Hot Line 4: Which imaging modalities are best to guide PCI?
27 Aug 2023
A feast for interventionists and imagers – Hot Line 4 saw the presentation of three trials comparing different modalities and ended with a meta-analysis of the evidence.
As presented by Doctor Ziad Ali (DeMatteis - St Francis, USA), the ILUMIEN IV trial investigated whether optical coherence tomography (OCT)-guided percutaneous coronary intervention (PCI) is superior to angiography-guided PCI for minimum stent area and target vessel failure in complex cases. The trial enrolled 2,487 patients with medication-treated diabetes and/or complex lesions (defined as NSTEMI, late-presenting STEMI [>24 hours], stent length ≥28 mm, severe calcification, two-stent bifurcation, in-stent restenosis or chronic total occlusion). The minimum stent area achieved was larger in the OCT-guided group than in the angiography-guided group (5.72 ± 2.04 versus 5.36 ± 1.87 mm2; p<0.001). There were also fewer angiographic complications and a nearly two-thirds reduction in stent thrombosis with OCT during 2-year follow-up (0.5% versus 1.4%). However, there was no difference in the 2-year rate of target vessel failure with OCT versus angiography (7.4% versus 8.2%; p=0.45).
Doctor Lene Nyhus Andreasen (Aarhus University Hospital - Aarhus, Denmark) then discussed the OCTOBER trial, described as ‘the first adequately powered clinical trial to examine whether routine use of OCT during PCI of complex bifurcation lesions improves clinical outcomes compared to standard practice with angiographic guidance and optional use of intravascular ultrasound (IVUS) in left main bifurcations.’ Across 1,201 patients with complex bifurcation lesions, the primary endpoint of major adverse cardiac events (cardiac death, target lesion MI and ischaemia-driven target lesion revascularisation) occurred less frequently with OCT than angiography (10.1% versus 14.1%; hazard ratio [HR] 0.70; 95% CI 0.50 to 0.98, p=0.035). There were no apparent differences in procedural safety, but the volume of contrast and the procedure time both increased with OCT compared with angiography. In the angiography-guided arm, IVUS was also used in approximately one in five cases, which “reflects current clinical practice for complex PCI procedures in many centres,” according to Dr. Andreasen, who concludes, “The results suggest that routine use of structured OCT guidance during PCI of complex bifurcation lesions should be considered to improve prognosis.”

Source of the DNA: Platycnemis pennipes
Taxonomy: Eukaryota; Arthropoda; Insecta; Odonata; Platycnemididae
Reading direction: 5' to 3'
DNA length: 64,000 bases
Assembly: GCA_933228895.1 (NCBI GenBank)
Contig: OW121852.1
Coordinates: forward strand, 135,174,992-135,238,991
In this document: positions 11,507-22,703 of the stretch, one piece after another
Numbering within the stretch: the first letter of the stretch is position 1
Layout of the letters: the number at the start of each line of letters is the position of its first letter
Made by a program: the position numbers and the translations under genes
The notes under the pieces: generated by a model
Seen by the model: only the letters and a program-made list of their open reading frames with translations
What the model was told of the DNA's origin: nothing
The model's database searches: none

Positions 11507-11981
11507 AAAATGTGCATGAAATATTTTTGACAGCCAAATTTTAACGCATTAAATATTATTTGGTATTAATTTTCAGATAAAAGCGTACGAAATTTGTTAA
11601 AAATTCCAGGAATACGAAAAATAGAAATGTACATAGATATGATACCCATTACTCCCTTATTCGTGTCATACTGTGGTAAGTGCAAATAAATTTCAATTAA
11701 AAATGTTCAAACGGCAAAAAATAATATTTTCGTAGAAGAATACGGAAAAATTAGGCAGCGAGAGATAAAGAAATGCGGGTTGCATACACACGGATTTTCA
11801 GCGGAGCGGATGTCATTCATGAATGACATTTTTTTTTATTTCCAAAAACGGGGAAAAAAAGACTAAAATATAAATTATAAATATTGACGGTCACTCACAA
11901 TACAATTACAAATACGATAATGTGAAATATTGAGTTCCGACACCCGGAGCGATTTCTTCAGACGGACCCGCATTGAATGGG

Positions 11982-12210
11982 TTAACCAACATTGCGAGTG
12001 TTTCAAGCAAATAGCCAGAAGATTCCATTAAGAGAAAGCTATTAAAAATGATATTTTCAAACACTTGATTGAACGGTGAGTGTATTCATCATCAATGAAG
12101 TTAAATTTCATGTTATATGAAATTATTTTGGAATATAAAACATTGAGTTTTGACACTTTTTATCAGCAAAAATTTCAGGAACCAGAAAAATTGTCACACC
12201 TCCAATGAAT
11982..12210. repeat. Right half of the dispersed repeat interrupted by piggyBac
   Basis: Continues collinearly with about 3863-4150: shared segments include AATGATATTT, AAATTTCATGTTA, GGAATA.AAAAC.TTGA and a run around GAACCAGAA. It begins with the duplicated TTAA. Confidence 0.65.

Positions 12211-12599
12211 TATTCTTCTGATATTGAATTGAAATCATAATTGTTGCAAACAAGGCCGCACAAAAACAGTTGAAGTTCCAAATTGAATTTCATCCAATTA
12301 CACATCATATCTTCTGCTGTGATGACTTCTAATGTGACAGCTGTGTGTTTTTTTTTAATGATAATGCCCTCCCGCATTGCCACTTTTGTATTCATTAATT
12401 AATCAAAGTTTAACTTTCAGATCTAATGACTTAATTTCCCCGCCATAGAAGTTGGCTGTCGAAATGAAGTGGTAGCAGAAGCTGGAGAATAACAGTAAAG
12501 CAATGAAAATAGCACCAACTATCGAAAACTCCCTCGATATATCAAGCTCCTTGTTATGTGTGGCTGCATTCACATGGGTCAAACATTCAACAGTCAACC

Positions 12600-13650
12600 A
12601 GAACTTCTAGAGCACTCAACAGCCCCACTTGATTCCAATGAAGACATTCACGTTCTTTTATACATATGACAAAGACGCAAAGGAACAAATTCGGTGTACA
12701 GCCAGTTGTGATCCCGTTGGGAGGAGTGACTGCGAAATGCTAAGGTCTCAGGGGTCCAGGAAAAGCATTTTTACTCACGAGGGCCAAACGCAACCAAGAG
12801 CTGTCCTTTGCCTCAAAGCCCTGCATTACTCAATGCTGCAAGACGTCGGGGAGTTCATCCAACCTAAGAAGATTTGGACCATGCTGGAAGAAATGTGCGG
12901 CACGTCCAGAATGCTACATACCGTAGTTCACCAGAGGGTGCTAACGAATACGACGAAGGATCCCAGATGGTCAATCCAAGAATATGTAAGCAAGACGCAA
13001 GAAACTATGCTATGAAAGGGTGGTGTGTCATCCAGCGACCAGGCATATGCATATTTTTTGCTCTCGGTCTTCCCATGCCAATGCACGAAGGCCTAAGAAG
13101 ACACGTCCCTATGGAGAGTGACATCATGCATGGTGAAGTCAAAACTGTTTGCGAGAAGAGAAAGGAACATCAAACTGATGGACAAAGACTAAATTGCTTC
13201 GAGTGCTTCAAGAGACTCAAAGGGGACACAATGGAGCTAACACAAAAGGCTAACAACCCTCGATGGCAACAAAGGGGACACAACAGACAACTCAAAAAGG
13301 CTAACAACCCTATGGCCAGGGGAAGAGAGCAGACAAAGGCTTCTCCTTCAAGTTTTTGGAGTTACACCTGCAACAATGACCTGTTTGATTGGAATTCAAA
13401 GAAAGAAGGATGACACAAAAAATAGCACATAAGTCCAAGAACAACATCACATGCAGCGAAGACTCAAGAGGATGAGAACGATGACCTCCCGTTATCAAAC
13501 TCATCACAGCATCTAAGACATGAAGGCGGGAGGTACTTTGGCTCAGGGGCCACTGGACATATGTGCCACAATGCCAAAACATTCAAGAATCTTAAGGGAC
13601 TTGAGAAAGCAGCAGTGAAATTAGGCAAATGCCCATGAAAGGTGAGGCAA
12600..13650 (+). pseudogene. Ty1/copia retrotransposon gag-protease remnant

As described by Professor Duk-Woo Park (Asan Medical Center - Seoul, Republic of Korea), the pragmatic OCTIVUS trial was a head-to-head comparison of OCT- and IVUS-guided PCI conducted in 2,008 patients with a broad range of coronary artery lesions after diagnostic coronary angiography. After 1 year, the primary endpoint of death from cardiac causes, target vessel MI or ischaemia-driven target vessel revascularisation occurred in 2.5% of patients in the OCT-guided PCI group and in 3.1% in the IVUS-guided PCI group (p<0.001 for non-inferiority). The incidence of contrast-induced nephropathy was similar in the OCT and IVUS groups (1.4% versus 1.5%, respectively), but major procedural complications were lower with OCT (2.2% versus 3.7%; p=0.048). The total amount of contrast used was higher with OCT compared with IVUS (p<0.001), but the total PCI time was shorter in the OCT group (p<0.001).
Finally, Professor Gregg Stone (Icahn School of Medicine at Mount Sinai - New York, USA) discussed a real-time updated network meta-analysis, which integrated data from the ILUMIEN IV and OCTOBER trials with prior studies – 20 trials and 12,428 patients in total – to examine the effects of intravascular imaging (IVUS and OCT) versus angiography guidance. IVUS or OCT guidance resulted in a 31% reduction in target lesion failure compared with angiography, when target lesion failure was defined as cardiac death, target vessel MI or target lesion revascularisation. Regarding secondary outcomes, IVUS or OCT resulted in reductions in cardiac death by 46%, target vessel MI by 20%, target lesion revascularisation by 29%, and stent thrombosis by 52% compared with angiography guidance. There were also significant reductions in all-cause death and all MI with IVUS or OCT. The outcomes were similar for OCT and IVUS when compared individually against angiography and when compared to each other. “The results of this network meta-analysis emphasise the importance of physicians using intravascular imaging with either OCT or IVUS to optimise stent outcomes and improve the long-term prognosis of their patients,” says Prof. Stone, as a fitting summary of Hot Line 4.